Monday, 22 September 2014

The joy of the movement - with Behzad Bagheri

Actually, the whole title was The joy of the movement (of learning) from simplicity to complexity (in sketch). What a programme!

Anyway, it could have been called How to draw stick figures in three easy steps, I still would have wanted to take it. I absolutely love Behzad Bagheri's work and was very curious to learn his approach and see him in action.

The workshop started with a few exercises consisting in making some random lines on paper and then trying to find something in them and develop the drawing around that.

In my case, I kept seeing hills in the few drawings I made during this first exercise, like in this one, for example.

Little church in the hills
The second step was to take the three primary colours, apply them randomly on paper and pass it on to our neighbor, who would then develop it.

I collaborated with a Brazilian participant called Clarissa and we ended up with something that looks like people dancing.

Let's dance some samba!
The third exercise consisted in taking three colours we like, apply them randomly and then develop the shapes we were seeing, just like in the first exercise.

I actually liked how it looked from the start and didn't change it much. It reminds me of a scenery reflected in a river. Behzad actually told me he wouldn't change it either.

The mists of my mind
Finally, the last exercise, and that was when everything came together, consisted in choosing colours from our surroundings, applying them randomly on paper again and then looking around to see what subject could fit in. We were then to develop the sketch accordingly.

This drawing is of one of the churches by the river. The colours are not quite accurate, but the shapes fit beautifully to the subject. I think it looks more like an oasis or something similar, but I like the result.

Where's Aladdin?
The least you can say about this workshop is that you have to have faith that Behzad knows where he's going. Particularly because his English is not good enough to explain everything as people would want/need it.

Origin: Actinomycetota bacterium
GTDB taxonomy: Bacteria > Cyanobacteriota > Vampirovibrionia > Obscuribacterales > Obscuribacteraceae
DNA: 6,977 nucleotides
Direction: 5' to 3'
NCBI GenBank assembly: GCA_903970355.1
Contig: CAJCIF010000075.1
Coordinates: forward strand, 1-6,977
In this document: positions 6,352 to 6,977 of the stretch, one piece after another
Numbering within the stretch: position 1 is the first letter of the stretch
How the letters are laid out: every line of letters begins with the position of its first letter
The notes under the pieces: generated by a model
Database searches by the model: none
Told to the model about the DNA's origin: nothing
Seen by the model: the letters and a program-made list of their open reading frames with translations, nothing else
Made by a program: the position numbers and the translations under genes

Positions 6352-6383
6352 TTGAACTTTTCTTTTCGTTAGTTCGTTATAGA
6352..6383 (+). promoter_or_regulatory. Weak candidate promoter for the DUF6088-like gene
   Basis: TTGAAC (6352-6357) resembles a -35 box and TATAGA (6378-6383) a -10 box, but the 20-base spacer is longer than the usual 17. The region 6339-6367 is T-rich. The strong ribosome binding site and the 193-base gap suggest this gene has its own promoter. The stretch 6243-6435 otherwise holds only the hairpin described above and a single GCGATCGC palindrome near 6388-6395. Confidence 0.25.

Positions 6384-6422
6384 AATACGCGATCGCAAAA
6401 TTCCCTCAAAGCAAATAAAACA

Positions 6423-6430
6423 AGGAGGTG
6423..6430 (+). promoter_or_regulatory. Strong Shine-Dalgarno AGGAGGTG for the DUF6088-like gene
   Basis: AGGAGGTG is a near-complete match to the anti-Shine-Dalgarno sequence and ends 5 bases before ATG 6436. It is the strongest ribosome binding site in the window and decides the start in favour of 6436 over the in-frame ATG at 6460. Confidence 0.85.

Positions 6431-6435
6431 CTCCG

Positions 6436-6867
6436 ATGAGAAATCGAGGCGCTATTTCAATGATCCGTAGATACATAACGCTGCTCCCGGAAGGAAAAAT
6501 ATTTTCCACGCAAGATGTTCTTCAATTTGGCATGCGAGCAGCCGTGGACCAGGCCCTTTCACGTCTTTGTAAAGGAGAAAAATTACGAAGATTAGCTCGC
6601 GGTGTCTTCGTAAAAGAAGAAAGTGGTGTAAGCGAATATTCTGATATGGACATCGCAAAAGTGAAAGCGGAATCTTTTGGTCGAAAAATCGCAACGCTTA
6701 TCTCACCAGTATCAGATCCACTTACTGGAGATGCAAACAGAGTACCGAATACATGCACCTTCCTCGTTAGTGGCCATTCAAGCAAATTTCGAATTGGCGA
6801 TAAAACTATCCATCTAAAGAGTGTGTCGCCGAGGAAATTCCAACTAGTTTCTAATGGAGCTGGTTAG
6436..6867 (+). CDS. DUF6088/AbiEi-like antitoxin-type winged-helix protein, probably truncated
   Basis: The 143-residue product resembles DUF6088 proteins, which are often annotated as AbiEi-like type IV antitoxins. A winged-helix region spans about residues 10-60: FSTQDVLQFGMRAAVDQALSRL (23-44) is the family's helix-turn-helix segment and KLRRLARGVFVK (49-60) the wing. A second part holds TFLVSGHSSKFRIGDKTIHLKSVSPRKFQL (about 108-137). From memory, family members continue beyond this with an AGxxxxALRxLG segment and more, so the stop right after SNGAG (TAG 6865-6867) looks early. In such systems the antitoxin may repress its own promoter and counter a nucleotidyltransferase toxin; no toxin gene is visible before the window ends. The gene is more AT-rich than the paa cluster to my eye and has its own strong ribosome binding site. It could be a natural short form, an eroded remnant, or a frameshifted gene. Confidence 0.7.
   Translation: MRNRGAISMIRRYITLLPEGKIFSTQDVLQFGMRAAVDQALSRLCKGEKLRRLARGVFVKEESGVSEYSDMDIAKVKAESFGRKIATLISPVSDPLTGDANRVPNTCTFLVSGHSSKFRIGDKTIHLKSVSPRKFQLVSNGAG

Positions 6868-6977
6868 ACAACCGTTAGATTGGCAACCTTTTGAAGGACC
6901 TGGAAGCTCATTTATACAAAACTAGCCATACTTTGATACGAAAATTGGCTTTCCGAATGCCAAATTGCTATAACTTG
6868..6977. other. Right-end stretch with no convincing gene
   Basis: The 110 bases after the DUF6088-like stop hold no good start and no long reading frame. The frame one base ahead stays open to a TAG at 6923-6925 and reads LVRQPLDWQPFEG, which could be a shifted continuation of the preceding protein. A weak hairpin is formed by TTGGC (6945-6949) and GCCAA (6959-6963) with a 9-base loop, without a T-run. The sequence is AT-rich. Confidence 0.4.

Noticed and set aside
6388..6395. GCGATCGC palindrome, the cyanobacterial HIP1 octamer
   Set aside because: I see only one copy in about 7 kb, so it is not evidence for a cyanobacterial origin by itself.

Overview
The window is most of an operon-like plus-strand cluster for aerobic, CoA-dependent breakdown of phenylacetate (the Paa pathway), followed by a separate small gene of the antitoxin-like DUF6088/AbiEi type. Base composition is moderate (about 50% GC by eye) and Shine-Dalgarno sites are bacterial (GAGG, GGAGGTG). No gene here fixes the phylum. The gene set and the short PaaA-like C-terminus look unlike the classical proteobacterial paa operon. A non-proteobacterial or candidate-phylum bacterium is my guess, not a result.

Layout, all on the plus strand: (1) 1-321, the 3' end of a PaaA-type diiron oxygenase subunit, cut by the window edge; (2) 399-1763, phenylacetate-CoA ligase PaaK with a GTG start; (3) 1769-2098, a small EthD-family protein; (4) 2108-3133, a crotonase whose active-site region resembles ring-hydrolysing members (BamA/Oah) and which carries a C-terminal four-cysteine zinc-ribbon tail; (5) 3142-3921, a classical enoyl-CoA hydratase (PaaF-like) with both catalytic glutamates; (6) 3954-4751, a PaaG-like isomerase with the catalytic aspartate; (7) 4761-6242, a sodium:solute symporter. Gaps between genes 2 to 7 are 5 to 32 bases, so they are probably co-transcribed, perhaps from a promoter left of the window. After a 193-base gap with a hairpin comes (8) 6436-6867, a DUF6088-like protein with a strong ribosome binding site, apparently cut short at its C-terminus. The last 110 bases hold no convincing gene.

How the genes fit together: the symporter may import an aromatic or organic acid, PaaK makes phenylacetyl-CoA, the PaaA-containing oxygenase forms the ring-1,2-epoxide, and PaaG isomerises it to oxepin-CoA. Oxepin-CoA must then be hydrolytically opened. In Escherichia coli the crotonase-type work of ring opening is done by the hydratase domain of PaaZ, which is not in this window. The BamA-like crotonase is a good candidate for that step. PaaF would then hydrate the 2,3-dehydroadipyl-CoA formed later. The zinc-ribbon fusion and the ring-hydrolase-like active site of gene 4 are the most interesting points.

Unfortunately, some of the attendants didn't adhere much to the workshop. However, I think it had also a lot to do with it being a bit cold and wet and people were not feeling comfortable in the first place. Add to that the fact that they had no clue what the exercises were leading to and some actually abandoned midway through.

For my part, I think I was too starstruck to really mind in any negative way, haha. (Plus I was dressed warmly for this workshop.) Even if I was a bit puzzled in the beginning, I felt like a child again and had fun with the different exercises. I was sure that Behzad was getting at something interesting. 

As an added bonus, Behzad also demonstrated his approach for us, which was a real treat! It is amazing to see one of your favourite sketchers at work, see how he makes the wonderful art you've been admiring online. In particular because his style is so different from all the other sketchers' I've been following.

This workshop was the radical opposite from Matthew Brehm's very mathematical approach. There was no visualizing whatsoever before drawing at all, on the contrary.

What Behzad does is soak in the surroundings and atmosphere before letting his subconsious apply the first washes of paint. Only then does he analyze what he has and how to continue his sketch.

If I had to remember one concept from this course it would be to FREE YOUR MIND FROM ABSOLUTE REALISM.

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